Imagine if, in advance of Hurricane Katrina,thousands of trucks had been waiting with water and ice and medicine
and other supplies. Imagine if 4,000 National Guardsmen and an equal
number of emergency aid workers from around the country had been moved
into place, and five million meals had been ready to serve. Imagine if
scores of mobile satellite-communications stations had been prepared to
move in instantly, ensuring that rescuers could talk to one another.
Imagine if all this had been managed by a federal-and-state task force
that not only directed the government response but also helped
coordinate the Red Cross, the Salvation Army, and other outside groups.

One doesn’t have to imagine because, as Clarke points out, this was the scenario before Hurricane Francis just before the last election. Preside Bush even handed out water to the evacuees compared with resting comfortably at his ranch this time not to be disturbed with minor business when Brownie was doing such a great job.

Hurricane Katrina has highlighted the abject failure in protecting the United States from any type of mass destruction of disruption. Proactive measures and plans have failed to materialize. Talk about Department of Defense "quarantines" and replacing FEMA are short-sighted and miss the point of accountability and functionality.

So, why are we still no further along the path than we were before? I offer the following open letter to try to frame the discussion on the "GWOT" (Global War on Terror), which, unless portrayed and understood properly, cannot be "won" or stopped and we cannot be "victorous". Actual terrorism has increased substantially, even when Condi suppresses the yearly report from State.

Mr. President,

Your Administration is apparently relying on over simplified and historically disengaged arguments, brushing aside the realities of an increasingly complex and interconnected world. The new "rollback" theory, modeled on the Us vs Them of the Cold War and Samuel Huntington’s "Clash" thesis fails from the start. Huntington’s irrelevant arguments of "civilizational" cleavages have no place in the contemporary world of instant communication and decreased state autonomy. Providing a convenient launching pad for other “cognitive misers” who also fail to contextualize  inputs into the present, the emotionally congruent images are framed for popular acceptance and not practical problem solving. This is a disingenuous ignorance of reality that simultaneously masks the real threats and viable solutions. Ultimately setting the stage for a self-fulfilling prophecy of failing American foreign policy initiatives. How is Iraq today? Are there four score or 1 Iraqi battalions?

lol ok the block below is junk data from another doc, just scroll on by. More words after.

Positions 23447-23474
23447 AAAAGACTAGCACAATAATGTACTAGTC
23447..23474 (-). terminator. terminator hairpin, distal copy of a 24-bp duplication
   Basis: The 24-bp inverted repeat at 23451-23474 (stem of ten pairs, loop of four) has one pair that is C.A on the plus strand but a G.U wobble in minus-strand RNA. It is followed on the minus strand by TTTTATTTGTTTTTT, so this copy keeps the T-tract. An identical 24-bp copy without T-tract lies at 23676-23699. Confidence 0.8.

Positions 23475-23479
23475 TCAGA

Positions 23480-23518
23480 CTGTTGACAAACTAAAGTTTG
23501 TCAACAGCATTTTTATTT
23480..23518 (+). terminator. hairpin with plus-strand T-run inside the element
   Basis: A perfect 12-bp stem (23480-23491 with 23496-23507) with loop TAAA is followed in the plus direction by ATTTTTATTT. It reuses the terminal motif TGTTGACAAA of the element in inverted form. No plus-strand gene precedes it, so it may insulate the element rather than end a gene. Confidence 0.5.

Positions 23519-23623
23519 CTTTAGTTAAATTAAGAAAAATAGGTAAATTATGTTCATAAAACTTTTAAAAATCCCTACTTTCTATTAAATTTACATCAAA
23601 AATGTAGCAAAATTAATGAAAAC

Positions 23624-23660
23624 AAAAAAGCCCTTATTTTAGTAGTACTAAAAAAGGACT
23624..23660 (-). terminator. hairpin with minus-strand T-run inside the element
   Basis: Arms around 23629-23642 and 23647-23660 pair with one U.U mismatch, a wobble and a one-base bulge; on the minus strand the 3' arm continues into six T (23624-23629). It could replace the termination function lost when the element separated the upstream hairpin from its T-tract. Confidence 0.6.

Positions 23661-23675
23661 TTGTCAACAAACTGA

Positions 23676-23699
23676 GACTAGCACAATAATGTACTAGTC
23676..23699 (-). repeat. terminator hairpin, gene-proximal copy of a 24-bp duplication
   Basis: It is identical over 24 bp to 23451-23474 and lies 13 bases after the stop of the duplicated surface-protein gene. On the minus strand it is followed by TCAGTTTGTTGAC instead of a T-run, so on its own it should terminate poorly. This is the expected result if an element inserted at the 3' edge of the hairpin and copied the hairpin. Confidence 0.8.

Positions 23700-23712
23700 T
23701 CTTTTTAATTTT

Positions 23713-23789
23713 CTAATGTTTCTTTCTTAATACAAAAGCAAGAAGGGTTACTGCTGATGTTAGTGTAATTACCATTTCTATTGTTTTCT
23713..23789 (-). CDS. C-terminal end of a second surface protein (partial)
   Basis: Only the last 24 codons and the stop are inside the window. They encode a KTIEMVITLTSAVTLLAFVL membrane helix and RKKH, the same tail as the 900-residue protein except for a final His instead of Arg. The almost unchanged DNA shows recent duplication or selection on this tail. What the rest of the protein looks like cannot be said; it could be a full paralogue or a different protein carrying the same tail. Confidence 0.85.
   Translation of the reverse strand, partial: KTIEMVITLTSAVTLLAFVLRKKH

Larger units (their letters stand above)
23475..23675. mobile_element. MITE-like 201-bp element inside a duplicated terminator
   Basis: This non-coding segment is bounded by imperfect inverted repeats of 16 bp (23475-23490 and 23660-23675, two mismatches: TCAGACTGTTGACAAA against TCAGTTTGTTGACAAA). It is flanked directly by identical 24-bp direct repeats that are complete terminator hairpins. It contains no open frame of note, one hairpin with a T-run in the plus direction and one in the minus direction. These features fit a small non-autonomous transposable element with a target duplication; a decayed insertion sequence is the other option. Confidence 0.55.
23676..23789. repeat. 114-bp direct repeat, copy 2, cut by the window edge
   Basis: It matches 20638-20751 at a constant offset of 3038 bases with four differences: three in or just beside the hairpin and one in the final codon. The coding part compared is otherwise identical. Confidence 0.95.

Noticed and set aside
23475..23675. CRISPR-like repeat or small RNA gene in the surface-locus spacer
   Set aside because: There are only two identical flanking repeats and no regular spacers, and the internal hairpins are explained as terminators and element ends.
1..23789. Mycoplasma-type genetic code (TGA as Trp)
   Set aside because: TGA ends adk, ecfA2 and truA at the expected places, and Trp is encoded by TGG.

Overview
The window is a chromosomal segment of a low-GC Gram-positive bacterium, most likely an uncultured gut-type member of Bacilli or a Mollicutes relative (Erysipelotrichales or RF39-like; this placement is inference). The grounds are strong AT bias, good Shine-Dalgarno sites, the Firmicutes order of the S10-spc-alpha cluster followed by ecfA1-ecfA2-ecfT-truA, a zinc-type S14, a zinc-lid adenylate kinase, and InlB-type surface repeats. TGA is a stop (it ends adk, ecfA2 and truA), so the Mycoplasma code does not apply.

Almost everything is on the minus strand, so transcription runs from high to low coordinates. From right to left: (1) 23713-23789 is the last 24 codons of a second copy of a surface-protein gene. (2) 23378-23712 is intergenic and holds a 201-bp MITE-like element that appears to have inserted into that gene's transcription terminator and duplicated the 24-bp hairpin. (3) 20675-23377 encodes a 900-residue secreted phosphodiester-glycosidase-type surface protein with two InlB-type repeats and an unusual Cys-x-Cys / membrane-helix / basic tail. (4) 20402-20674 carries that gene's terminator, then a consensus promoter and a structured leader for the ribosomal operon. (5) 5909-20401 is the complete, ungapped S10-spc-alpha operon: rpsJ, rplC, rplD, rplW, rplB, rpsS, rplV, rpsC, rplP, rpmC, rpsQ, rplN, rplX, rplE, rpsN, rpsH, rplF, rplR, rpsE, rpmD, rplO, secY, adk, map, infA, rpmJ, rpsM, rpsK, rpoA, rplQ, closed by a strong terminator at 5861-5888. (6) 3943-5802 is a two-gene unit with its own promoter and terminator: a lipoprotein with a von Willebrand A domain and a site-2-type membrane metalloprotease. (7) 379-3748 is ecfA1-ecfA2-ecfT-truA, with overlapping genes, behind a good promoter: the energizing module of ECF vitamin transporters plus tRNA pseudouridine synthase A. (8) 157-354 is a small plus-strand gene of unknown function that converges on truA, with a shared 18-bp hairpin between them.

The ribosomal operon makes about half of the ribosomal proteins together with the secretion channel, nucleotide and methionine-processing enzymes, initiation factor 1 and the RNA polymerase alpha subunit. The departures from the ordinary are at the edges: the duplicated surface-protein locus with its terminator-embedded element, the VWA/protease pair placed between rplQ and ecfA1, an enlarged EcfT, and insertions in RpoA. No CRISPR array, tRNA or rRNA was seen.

Huntington uses a map analogy to form a convenient, simple, and seemingly appropriate view the world, but it is inherently problematic.

While acknowledging the complexity of the world, he argues for a highly simplified construct resulting in an overly simplified black and white world. This “map”, without tributaries, junctions, and landmarks, is better for travel from one big city to the next since “we do not need and may find confusing a map…in which the major highways are lost in a complex mass of secondary roads”.  By excluding alternative routes and the often not-so-small geographic and political details significant to the location and personality of the “big city”, your Administration has clearly failed to undertake a comprehensive review of all relevant facts and options. Through an ignorance of history, politics, societies, and religions seeks to re-invent the black and white schema of the Cold War into what is not the “first time in history [that] global politics has become multipolar and multicivilizational”, as Huntington states. The "enemy" is not as broad as you argue, nor are the divisions as deep. They are not diametrically opposed to our "way of life" but are opposed to our actions.